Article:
Other businesses are using DAOs, Gould says, which are collectively owned blockchain-governed organizations that use code to define how the organization works and funds are spent.
Snaxshot founder Andrea Hernandez points to friesDAO, a collective organized around buying successful fast-food franchises and has already raised more than $5 million.
“DAOs have to center around some sort of agreement for the community to organize around,” Hernandez says.
Open-sourced sharing via a tech-based business model
Traditionally, intellectual property is a key part of business. Keeping research in-house can limit innovation, so some companies are turning to open-source communities using a GitHub-like model. GitHub is an internet-based community through which developers share coding and tools to accelerate software development.
Many people have questions about how a GitHub model would work in a plant-based world because it’s not the first thing most people understand, says Nigel Teh, founder of Next Billion Burgers, which wants to make plant-based burgers more sustainable and nutritious through the sharing of knowledge.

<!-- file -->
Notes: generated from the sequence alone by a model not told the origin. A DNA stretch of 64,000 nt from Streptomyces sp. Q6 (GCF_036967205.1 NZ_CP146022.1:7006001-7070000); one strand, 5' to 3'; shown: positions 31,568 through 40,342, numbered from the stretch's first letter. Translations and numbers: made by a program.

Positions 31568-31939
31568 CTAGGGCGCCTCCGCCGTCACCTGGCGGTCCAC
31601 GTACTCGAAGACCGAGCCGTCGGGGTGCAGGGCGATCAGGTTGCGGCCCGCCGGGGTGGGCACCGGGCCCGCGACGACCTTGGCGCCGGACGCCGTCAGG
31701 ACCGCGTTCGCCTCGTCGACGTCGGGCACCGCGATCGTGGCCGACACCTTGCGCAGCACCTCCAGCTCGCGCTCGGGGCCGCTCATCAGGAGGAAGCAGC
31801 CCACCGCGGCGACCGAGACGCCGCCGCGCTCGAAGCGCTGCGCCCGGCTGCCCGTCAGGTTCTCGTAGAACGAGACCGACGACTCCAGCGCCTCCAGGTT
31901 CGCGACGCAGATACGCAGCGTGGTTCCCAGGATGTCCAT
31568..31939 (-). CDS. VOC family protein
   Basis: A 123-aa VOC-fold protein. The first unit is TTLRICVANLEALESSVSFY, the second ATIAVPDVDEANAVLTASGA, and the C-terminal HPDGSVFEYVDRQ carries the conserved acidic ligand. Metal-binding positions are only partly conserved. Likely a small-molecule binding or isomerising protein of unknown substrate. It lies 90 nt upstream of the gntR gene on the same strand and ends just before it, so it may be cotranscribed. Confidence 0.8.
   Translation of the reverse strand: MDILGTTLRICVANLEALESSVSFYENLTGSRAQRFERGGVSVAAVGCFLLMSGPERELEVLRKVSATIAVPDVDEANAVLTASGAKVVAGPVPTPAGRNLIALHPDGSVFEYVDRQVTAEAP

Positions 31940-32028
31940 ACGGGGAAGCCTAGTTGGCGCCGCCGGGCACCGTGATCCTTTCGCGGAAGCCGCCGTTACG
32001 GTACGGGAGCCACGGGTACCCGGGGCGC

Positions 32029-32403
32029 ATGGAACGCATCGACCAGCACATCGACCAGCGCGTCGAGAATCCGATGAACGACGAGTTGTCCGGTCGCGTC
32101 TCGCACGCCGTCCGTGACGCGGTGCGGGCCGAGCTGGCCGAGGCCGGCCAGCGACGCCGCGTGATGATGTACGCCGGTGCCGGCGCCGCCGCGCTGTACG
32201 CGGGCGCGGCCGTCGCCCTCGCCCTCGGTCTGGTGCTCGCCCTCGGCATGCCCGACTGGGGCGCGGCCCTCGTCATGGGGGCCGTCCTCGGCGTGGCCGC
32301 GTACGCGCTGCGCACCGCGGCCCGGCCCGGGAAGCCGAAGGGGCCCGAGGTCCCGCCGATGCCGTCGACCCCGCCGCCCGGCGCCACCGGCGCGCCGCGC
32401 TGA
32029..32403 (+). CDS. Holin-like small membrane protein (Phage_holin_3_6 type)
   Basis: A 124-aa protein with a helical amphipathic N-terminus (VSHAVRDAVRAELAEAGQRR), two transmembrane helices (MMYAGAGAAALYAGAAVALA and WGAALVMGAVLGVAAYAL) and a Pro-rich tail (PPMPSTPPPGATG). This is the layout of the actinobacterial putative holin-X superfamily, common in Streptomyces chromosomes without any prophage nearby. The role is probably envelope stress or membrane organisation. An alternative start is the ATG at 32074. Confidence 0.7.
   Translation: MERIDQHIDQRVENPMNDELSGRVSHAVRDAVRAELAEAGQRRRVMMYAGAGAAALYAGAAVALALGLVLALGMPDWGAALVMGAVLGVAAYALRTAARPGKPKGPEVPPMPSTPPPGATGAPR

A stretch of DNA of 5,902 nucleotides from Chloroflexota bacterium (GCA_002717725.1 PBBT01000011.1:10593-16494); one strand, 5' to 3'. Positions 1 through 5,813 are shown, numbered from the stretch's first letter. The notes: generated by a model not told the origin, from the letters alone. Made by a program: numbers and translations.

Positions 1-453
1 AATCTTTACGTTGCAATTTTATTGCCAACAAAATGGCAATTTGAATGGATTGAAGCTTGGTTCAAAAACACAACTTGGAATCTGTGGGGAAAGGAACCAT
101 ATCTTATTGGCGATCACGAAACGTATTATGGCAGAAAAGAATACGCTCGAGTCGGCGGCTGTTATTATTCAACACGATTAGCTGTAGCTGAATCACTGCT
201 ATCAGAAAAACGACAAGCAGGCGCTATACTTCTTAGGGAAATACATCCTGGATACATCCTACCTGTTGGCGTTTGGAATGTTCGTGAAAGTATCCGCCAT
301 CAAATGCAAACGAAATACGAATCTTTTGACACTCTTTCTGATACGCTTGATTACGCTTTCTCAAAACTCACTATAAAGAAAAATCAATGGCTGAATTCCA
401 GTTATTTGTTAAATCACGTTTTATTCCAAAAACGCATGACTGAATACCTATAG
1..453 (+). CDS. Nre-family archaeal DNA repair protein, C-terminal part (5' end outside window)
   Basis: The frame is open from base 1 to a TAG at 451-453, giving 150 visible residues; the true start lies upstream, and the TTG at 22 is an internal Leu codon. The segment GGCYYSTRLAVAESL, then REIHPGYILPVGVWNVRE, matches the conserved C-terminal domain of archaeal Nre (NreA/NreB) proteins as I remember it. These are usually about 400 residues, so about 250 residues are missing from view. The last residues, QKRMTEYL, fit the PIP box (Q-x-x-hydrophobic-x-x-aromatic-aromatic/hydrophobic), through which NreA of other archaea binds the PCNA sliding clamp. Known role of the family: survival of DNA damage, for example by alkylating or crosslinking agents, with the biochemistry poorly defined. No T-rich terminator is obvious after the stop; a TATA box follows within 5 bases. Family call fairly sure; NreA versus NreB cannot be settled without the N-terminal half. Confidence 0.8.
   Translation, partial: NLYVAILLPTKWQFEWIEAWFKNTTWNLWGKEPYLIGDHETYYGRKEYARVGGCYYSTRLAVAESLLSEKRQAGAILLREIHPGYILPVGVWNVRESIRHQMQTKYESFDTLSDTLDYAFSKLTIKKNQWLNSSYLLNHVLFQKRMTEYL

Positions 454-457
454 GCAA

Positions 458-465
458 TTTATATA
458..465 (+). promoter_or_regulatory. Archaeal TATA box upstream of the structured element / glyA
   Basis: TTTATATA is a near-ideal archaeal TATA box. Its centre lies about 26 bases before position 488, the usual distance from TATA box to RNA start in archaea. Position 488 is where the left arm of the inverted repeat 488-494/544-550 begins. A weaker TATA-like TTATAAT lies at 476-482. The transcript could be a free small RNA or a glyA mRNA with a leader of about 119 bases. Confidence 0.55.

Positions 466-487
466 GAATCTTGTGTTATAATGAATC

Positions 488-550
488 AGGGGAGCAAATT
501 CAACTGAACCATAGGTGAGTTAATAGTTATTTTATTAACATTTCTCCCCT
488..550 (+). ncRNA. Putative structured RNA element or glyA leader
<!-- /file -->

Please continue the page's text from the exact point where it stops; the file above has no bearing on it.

The concept can be applied to the food industry. From sharing ingredient lists and step-by-step instructions for recipes, Teh says open-source sharing of processes and formulation secrets allows founders to ask the industry to provide insights into how to do things differently.
The whole goal is better formulations that are more sustainable, affordable and nutritious, he says.
“But don't just take what I've made,” Teh says. “Take it. Tweak it. Make it for your own audience and your communities that you're based in. Then that's a truly democratic world for plant-based foods.”
Listen and subscribe to the podcast here.
Read about previous episodes of New Food Order:
- New Food Order: What to look forward to with the podcast in 2023
- New Food Order: A musical gift from podcast composer Rodrigo Barberá
- New Food Order: Should food delivery be a public utility?
- New Food Order: De-commodify carbon and our industrial food systems
- New Food Order: We’re beginning a food revolution
- New Food Order: Learning from our regenerative past
- New Food Order: Is the world better off with your business in it?
- New Food Order, a new podcast, explores the food industry's influence on climate